Matsui Leads Bipartisan Suicide Prevention Efforts
WASHINGTON, D.C. – Today, Reps. Doris Matsui (D-CA) and Chris Stewart (R-UT), along with Senators Jack Reed (D-RI) and John Kennedy (R-LA), introduced the Suicide Prevention Act. This bipartisan legislation aims to provide new resources to help reverse the tragic rise of suicide across the nation.
Rates of suicide have risen to epidemic levels in the United States, with suicide now the tenth leading cause of death in the country. On average, there are roughly 129 deaths by suicide every day. This bill would enhance data collection and sharing, as appropriate, in real-time, to help save lives. It also provides funding for suicide prevention programs in emergency departments to train and equip personnel in suicide prevention strategies.
“No American struggling with self-harm or suicidal ideation should have to face their challenges alone. The Suicide Prevention Act will provide our emergency departments with the tools to identify and support at-risk patients, during and after their hospital visits,” said Congresswoman Matsui, a senior Member of the House Energy and Commerce Committee. “There are thousands of patients who show up to emergency departments showing signs of self-harm behavior and are simply overlooked once they leave care. With suicide rates climbing to unprecedented levels we need to act now. We have a moral obligation to provide the most complete and expansive resources, leverage data to inform policy and best practices, and effectively implement prevention programs and protocols for those who have the knowledge to save lives.”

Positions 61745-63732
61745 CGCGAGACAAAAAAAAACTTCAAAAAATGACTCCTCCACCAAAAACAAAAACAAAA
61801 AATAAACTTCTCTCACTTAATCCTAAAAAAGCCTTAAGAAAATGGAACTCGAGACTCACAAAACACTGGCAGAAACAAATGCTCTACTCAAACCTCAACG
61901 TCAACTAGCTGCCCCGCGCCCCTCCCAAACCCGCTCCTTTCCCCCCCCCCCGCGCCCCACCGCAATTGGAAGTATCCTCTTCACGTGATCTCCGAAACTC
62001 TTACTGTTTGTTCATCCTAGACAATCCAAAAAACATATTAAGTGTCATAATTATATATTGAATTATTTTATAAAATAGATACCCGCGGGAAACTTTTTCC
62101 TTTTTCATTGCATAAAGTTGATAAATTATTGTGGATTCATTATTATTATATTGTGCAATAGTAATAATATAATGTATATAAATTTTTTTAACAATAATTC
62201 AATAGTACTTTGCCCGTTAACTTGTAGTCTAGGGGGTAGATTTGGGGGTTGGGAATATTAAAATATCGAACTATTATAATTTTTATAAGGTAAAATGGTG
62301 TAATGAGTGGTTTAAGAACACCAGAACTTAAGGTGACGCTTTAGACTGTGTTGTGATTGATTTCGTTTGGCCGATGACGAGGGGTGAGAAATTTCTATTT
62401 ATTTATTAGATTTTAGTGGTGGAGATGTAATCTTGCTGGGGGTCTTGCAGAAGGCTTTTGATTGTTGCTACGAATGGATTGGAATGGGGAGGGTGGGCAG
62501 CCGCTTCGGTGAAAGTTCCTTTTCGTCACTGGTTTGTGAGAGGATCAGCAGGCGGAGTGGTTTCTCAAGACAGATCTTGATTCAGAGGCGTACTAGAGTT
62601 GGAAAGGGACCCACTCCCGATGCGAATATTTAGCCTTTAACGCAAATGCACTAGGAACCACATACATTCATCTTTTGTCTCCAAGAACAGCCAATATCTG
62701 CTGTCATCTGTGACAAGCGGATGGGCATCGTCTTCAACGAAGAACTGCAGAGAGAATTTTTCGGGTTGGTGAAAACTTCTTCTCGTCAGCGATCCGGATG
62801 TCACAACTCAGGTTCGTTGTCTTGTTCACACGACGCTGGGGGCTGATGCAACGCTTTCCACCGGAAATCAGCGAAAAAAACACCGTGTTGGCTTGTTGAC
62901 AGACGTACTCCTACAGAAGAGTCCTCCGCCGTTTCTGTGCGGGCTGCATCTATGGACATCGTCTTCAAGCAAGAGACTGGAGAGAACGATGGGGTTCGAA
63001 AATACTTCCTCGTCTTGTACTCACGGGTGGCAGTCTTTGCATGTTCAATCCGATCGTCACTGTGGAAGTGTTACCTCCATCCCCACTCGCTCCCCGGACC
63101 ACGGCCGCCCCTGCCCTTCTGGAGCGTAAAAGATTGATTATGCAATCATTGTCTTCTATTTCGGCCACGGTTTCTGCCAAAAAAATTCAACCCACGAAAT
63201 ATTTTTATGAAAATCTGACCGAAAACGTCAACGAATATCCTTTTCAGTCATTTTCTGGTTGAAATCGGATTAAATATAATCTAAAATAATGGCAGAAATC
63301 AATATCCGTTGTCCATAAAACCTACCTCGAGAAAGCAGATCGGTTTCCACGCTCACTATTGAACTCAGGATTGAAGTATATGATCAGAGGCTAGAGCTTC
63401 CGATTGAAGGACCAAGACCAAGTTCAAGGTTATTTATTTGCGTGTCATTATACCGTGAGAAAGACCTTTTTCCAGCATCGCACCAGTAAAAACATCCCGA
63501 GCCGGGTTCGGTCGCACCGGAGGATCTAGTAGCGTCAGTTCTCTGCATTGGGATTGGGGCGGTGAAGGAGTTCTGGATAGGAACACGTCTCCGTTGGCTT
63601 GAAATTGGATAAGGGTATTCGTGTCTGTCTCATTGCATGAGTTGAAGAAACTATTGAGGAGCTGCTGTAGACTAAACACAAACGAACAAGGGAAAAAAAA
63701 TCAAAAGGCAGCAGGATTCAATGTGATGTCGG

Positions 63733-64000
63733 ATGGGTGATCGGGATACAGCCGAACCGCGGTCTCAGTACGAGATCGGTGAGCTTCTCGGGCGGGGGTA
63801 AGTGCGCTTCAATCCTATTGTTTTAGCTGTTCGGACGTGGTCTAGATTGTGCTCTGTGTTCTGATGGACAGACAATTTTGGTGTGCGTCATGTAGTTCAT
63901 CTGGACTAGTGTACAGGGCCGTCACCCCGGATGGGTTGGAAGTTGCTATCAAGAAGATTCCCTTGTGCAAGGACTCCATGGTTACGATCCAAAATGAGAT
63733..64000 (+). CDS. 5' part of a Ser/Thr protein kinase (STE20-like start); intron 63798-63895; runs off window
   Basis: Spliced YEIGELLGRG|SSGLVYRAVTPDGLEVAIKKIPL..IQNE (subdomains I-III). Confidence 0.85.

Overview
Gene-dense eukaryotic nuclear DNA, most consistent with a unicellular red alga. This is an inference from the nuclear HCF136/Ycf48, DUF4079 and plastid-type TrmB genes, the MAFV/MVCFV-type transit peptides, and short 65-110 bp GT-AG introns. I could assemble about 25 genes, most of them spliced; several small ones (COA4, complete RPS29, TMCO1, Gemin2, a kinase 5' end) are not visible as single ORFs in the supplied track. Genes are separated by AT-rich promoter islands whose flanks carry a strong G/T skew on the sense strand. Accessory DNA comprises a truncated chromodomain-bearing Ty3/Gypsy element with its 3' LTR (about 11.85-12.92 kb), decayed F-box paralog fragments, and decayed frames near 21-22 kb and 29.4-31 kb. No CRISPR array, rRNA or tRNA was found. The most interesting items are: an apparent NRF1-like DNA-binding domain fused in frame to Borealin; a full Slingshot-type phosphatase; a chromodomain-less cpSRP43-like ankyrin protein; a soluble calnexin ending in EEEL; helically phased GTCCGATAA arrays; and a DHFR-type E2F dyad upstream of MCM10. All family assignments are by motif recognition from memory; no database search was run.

“Suicide hits close to home with Utah having the 5th highest suicide rate in the nation. I’ve met with family and friends of those who have taken their own life. I’ve heard their stories and I’m responding to their pleas for help. This bill is a part of my longstanding commitment to reverse this troubling trend,” said Congressman Chris Stewart.
The Suicide Prevention Act:
Expands Data Collection to Improve Prevention Efforts
Prevents Suicide Among Emergency Department Patients
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